By Alex Diantgikis
We’ve all been there: It’s the Friday evening before break begins. You’ve got your plane ticket, backpack, and two suitcases pulled to the curb outside of your dorm. You can’t bring all of that on the T. It’s a hassle, not to mention the space you’d take up because you’ve tried to pack away your entire closet along with you for the trip.
Begrudgingly, you waved down a taxi and crash into the backseat with all of your belongings. You don’t want to pay the ridiculously overpriced fare. Plus, you can tell the driver is intentionally taking the long route to Logan to run up the meter, but what else can you do? It’s the only option to make your flight, when you don’t have a car in Boston.
The new mobile application Split My Taxi connects college students to others in the area who are heading to the same location so they can split the cab fare. It matches students by the area of their departure, time of departure and destination. The app allows students to share taxis and save money.
With spring break coming up, many students will flock to Logan Airport to head home or off to a vacation spot for a weeklong break. Cabs will line Comm Ave in anticipation, just waiting to spot a student with a suitcase. It seems that Split My Taxi may become a useful tool for students who want to save a few bucks or to save the environment from one more cab rolling to the airport.
Whatever the reason might be, it will be interesting to see how students embrace the app. We do so much through applications: text, send pictures, social network, play games, why not use it to split a taxi?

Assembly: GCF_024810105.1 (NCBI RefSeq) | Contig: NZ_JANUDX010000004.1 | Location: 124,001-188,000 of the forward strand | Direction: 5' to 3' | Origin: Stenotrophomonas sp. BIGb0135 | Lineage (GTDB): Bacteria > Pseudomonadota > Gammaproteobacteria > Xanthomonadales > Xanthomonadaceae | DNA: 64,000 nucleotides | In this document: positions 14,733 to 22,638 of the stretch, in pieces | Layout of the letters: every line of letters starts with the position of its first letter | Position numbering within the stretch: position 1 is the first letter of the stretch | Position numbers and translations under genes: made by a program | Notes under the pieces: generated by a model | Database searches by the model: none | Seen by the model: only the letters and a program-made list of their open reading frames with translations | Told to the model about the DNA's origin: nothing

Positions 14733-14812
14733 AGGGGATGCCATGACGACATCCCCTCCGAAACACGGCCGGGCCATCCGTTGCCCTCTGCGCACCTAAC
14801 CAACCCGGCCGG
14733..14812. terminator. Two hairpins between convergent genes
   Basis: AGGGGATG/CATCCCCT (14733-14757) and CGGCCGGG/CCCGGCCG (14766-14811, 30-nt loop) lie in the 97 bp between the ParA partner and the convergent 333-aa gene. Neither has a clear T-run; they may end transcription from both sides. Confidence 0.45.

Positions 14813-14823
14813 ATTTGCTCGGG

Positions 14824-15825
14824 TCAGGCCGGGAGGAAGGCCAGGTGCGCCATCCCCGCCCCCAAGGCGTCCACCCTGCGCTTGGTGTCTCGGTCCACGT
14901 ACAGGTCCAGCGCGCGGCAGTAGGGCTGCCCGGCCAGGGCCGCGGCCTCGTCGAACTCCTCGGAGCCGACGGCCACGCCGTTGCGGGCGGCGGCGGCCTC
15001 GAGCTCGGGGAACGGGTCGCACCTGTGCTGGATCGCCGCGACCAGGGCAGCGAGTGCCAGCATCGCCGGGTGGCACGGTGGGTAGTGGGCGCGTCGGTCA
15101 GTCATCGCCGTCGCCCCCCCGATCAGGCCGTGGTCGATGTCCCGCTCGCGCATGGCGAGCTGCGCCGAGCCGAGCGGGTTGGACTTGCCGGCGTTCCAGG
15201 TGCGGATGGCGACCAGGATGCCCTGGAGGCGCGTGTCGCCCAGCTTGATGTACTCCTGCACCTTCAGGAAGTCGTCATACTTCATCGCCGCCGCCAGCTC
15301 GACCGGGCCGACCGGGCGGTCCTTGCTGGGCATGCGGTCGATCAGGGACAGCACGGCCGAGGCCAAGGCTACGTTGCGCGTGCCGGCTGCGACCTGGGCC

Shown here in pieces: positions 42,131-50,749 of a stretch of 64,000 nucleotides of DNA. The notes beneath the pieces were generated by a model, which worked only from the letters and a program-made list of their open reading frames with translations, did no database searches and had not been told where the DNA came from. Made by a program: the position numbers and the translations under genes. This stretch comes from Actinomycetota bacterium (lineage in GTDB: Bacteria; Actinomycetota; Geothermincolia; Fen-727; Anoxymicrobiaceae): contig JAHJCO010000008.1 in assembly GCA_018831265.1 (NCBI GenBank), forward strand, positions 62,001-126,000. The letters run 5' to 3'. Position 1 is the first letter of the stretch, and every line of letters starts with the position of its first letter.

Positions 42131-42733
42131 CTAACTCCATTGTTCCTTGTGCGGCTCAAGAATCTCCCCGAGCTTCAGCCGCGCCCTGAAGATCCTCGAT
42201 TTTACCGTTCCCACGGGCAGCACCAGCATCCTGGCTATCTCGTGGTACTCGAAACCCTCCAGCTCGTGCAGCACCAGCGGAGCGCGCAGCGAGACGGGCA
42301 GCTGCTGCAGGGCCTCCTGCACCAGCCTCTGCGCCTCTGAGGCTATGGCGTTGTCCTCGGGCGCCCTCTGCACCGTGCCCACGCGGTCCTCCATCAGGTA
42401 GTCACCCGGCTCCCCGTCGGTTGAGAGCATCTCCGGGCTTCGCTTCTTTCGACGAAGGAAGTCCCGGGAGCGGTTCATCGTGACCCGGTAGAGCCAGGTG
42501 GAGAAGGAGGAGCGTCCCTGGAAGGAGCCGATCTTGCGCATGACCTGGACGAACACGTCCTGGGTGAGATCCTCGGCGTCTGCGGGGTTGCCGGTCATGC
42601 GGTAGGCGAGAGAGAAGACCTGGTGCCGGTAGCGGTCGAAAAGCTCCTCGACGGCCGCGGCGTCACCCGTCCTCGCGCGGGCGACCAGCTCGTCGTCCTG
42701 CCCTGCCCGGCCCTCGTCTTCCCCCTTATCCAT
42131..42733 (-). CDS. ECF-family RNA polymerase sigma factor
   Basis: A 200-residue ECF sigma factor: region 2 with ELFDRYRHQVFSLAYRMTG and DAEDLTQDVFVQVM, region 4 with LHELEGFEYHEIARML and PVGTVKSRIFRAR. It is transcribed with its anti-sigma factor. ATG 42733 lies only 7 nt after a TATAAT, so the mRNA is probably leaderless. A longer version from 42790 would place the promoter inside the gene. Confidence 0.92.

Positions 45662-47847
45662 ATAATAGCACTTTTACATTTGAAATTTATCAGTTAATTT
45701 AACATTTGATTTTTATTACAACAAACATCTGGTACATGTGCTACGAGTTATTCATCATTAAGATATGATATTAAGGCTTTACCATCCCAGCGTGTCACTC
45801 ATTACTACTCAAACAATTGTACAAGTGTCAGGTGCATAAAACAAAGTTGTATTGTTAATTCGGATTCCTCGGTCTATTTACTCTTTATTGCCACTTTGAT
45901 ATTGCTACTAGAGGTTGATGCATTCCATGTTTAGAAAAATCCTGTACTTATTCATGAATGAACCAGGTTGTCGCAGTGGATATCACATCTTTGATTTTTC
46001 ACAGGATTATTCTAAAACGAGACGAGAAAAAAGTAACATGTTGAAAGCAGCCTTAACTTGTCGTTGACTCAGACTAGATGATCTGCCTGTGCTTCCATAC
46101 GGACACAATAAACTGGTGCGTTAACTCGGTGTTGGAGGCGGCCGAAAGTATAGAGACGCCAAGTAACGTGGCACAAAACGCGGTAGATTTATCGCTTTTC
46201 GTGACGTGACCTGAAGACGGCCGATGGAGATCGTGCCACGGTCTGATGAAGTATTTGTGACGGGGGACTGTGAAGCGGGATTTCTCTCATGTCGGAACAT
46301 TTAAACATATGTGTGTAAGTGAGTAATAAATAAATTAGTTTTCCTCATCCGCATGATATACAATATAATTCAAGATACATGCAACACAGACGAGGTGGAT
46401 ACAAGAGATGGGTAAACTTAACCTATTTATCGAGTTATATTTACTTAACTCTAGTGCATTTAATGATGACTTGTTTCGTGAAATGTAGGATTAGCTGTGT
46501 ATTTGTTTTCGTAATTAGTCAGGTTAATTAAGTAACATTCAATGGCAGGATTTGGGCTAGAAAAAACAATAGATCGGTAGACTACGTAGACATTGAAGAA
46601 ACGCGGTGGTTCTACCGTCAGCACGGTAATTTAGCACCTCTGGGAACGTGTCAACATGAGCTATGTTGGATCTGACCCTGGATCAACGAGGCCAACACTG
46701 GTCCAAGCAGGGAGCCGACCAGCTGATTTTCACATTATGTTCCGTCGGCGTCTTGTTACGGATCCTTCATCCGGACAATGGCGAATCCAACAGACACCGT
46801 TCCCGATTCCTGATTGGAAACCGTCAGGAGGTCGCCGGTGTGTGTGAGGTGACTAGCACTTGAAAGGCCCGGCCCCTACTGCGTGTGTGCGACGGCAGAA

By Alex Diantgikis, Staff Writer
For the past couple of weeks my phone has been taken over by the new craze– an app called Snapchat. The smartphone application allows users to edit and send a picture to their friends or contacts. Which pretty standard.
The catch is that the photos are only visible to the recipients for a set amount of seconds, decided upon by the sender, and the pictures don’t save to your device. The sender can see when the receiver has opened the picture and if they have taken a screenshot of the image.
Every day my phone is bombarded by Snap Chat. Pictures of food. Pictures of shoes. Pictures of tongues. Pictures of lecture halls. Pictures of this too close for comfort guy on the T. Pictures of the hot guy on the T. Pictures of painted nails. Pictures of snow. Pictures of the Citgo sign. Pictures of freshly rolled out of bed hair.
In the beginning, I was skeptical. The idea sending photos for a set amount of time seemed sketchy to me. “Snap me,”seems to have become an everyday phrase. Particularly embarrassing photos usually get a screenshot.
And where do the pictures go if they are not saved to your device? Are they just floating out in cyberspace? Are they deleted? Or is there some massive database warehouse of selfies where Snapchat workers laugh as they scroll through your most embarrassing shots?
Besides, what was the value of sending pictures on a timer? Why was this such a craze?
And then my hipster, I’m too cool for mainstream-attitude caved, and I downloaded it. I’d like to say I was peer-pressured into it, but it was simply curiosity. I wanted to understand the madness.
Then it hit. The hurricane of images.
And slowly, it started to seem less weird. It allows me to connect with my family and friends at home. It’s cute and harmless and slightly addictive. Bottom line: it isn’t what it appears to be and, like most forms of social media, its content and usefulness is created by the consumers. You can use it to your own purposes–I certainly do.